Against the charge of an undue insistence on the external graces of manner Chesterfield has been adequately defended by Lord Stanhope (History, iii.
The present building has an imposing Corinthian portico, and encloses a court surrounded by an ambulatory adorned with historical paintings by Leighton, Seymour Lucas, Stanhope Forbes and others.
267; Stanhope, ii.
Philip Stanhope Worsley >>
South camp is now named Stanhope Lines, after Mr Stanhope, who was secretary of state for war when the Barracks Act 1890 was passed and the reconstruction commenced in earnest.
For the sick there are the Connaught Hospital in the Marlborough Lines, the Cambridge Hospital in Stanhope Lines, and the Union Hospital in Wellington Lines, besides the Louise Margaret Hospital for women and children and the isolated infection hospital.
The principal chalybeate springs are the Tewitt well, called by Dr Bright, who wrote the first account of it, the "English Spa," discovered by Captain William Slingsby of Bilton Hall near the close of the r6th century; the Royal Chalybeate Spa, more commonly known as John's Well, discovered in 1631 by Dr Stanhope of York; Muspratt's chalybeate or chloride of iron spring discovered in 1819, but first properly analysed by Dr Sheridan Muspratt in 1865; and the Starbeck springs midway between High Harrogate and Knaresborough.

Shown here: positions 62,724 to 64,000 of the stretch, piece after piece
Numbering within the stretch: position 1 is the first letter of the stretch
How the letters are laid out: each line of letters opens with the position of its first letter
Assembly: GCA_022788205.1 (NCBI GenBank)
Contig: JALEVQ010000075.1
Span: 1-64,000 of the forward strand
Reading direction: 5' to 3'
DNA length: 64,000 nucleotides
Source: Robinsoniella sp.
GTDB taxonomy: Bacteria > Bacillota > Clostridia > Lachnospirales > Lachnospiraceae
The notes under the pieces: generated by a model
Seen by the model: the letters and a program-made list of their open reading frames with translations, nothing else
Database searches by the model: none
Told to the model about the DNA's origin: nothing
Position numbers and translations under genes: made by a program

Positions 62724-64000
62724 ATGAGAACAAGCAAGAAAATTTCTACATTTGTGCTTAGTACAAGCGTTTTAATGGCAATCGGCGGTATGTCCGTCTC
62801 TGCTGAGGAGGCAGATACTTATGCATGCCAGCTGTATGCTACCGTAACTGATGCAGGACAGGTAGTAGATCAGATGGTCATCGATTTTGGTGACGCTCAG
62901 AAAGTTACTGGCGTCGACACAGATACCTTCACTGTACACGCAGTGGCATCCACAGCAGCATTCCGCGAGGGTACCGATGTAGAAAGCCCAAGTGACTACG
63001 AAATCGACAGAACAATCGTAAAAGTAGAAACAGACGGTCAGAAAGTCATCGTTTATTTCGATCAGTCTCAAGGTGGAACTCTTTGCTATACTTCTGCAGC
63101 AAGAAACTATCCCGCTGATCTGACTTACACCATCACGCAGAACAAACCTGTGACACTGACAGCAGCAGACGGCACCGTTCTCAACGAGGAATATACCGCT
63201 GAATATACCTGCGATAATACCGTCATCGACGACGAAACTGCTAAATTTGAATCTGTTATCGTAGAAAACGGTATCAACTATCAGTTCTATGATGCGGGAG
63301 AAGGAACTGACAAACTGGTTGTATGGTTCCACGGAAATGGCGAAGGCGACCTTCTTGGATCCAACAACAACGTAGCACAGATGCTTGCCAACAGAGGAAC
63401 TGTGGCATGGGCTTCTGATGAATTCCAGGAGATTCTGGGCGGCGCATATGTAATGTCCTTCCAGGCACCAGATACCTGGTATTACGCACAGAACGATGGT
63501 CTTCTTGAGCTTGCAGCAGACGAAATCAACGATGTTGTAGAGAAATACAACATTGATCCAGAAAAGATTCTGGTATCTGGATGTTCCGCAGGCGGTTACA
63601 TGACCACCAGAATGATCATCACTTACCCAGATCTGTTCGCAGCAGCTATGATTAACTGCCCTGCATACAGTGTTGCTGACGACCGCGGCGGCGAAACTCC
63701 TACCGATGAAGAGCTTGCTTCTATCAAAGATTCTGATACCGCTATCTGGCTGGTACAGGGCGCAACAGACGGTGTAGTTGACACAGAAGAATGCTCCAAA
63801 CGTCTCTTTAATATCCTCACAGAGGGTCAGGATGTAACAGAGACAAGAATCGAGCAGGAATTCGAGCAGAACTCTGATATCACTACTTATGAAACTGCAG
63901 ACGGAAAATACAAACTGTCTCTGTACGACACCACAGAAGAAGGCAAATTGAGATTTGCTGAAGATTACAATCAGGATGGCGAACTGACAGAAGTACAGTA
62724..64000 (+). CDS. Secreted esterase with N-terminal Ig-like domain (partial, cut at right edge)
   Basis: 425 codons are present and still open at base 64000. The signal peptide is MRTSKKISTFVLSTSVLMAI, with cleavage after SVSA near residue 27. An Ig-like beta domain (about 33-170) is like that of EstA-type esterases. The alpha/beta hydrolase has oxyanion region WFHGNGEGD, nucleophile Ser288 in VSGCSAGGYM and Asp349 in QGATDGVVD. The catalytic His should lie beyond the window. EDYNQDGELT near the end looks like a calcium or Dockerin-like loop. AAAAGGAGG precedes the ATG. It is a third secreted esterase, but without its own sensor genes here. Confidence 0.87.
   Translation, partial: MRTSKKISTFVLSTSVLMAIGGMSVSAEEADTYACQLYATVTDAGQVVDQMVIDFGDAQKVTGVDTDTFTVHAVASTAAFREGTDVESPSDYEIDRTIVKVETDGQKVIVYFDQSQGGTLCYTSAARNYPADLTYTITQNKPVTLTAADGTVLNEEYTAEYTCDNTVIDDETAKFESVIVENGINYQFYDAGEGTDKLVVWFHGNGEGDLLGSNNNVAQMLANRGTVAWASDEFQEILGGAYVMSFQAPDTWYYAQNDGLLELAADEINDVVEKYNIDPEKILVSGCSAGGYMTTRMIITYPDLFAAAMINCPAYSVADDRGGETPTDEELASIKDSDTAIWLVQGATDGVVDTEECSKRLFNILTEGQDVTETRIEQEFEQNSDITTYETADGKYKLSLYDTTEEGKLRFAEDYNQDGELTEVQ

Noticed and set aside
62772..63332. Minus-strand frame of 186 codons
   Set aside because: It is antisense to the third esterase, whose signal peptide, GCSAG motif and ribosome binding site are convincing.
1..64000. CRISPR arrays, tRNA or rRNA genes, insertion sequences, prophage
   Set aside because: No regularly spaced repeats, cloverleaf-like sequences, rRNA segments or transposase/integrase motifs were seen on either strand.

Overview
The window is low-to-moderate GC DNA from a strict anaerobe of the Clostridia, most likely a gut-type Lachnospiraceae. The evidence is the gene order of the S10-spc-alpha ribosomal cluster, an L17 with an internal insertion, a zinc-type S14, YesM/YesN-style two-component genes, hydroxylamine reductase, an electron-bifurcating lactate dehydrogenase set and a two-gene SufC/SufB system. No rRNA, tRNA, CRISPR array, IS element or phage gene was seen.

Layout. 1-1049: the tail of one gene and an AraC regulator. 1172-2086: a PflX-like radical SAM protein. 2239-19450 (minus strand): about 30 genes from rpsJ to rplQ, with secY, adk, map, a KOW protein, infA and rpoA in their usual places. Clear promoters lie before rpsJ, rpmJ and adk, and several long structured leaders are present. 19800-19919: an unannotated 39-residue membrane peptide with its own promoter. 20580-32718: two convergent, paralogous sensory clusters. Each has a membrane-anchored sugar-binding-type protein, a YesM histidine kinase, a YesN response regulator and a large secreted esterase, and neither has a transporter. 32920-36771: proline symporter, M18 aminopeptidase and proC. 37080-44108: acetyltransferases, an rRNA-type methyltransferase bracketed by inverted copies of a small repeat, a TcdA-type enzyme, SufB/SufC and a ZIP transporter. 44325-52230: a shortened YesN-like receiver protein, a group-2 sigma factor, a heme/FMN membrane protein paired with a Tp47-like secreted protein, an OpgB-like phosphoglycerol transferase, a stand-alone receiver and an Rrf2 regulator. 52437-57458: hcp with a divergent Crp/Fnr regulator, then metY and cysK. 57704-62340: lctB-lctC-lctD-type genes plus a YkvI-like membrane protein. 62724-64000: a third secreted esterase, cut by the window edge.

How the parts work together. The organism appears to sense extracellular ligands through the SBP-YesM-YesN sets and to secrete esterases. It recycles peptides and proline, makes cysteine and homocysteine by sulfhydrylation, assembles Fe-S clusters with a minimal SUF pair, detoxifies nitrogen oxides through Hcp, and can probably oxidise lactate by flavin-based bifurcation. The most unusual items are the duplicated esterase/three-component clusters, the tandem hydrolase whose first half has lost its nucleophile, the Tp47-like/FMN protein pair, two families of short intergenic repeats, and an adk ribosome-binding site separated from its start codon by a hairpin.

Minorca was reduced by Count Villars in 1707; but it was not till June 1715 that Majorca was subjugated, and meanwhile Port Mahon was captured by the English under General Stanhope in 1708.
5 a 1776 at the expense of Earl Stanhope, in a volume with the title Roberti Simson opera quaedam reliqua.
Contemp. Writers, iii.) (1900); Earl Stanhope, History of England (1836) and Decline of the Last Stuarts (1854); Bishop R.
MSS., 33118); Carlisle Correspondence; Beresford Correspondence; Stanhope Miscellanies; for the Catholic question, W.
(4 vols., London, 1845 and 1894); Lord Stanhope, Life of William Pitt (4 vols., London, 1861); Thomas Davis, Life of J.
He joined a club called the "Revolutionists," and associated much with Lord Stanhope, Horne Tooke and Holcroft.
Stanhope Pullen, who was also a benefactor of the college.
After holding the rich living of Stanhope, Durham from 1820, and the deanery of Chester from 1828, he was consecrated bishop of Exeter in 1831, holding with the see a residentiary canonry at Durham.